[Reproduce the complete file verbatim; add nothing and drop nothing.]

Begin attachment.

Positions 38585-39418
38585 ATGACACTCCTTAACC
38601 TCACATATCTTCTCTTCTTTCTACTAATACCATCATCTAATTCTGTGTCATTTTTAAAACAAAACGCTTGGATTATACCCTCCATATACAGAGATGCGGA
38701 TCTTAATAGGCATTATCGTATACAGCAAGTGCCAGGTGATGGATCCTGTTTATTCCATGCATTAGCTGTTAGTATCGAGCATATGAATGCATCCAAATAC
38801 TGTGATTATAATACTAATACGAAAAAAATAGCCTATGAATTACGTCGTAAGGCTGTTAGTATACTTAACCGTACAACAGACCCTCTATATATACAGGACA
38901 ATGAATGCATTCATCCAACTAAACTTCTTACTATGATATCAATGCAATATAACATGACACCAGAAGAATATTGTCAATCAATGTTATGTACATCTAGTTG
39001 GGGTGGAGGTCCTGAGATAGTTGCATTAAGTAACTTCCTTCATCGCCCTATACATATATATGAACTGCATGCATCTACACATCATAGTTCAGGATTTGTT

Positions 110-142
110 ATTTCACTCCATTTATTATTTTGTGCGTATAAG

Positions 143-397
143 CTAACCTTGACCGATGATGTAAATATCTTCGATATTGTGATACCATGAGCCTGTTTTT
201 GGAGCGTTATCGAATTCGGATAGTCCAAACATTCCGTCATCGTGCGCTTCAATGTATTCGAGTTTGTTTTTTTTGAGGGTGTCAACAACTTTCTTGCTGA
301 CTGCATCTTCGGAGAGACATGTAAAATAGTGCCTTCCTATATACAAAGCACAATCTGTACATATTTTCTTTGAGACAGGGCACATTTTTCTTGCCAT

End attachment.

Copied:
Positions 38585-39418
38585 ATGACACTCCTTAACC
38601 TCACATATCTTCTCTTCTTTCTACTAATACCATCATCTAATTCTGTGTCATTTTTAAAACAAAACGCTTGGATTATACCCTCCATATACAGAGATGCGGA
38701 TCTTAATAGGCATTATCGTATACAGCAAGTGCCAGGTGATGGATCCTGTTTATTCCATGCATTAGCTGTTAGTATCGAGCATATGAATGCATCCAAATAC
38801 TGTGATTATAATACTAATACGAAAAAAATAGCCTATGAATTACGTCGTAAGGCTGTTAGTATACTTAACCGTACAACAGACCCTCTATATATACAGGACA
38901 ATGAATGCATTCATCCAACTAAACTTCTTACTATGATATCAATGCAATATAACATGACACCAGAAGAATATTGTCAATCAATGTTATGTACATCTAGTTG
39001 GGGTGGAGGTCCTGAGATAGTTGCATTAAGTAACTTCCTTCATCGCCCTATACATATATATGAACTGCATGCATCTACACATCATAGTTCAGGATTTGTT

Positions 110-142
110 ATTTCACTCCATTTATTATTTTGTGCGTATAAG

Positions 143-397
143 CTAACCTTGACCGATGATGTAAATATCTTCGATATTGTGATACCATGAGCCTGTTTTT
201 GGAGCGTTATCGAATTCGGATAGTCCAAACATTCCGTCATCGTGCGCTTCAATGTATTCGAGTTTGTTTTTTTTGAGGGTGTCAACAACTTTCTTGCTGA
301 CTGCATCTTCGGAGAGACATGTAAAATAGTGCCTTCCTATATACAAAGCACAATCTGTACATATTTTCTTTGAGACAGGGCACATTTTTCTTGCCAT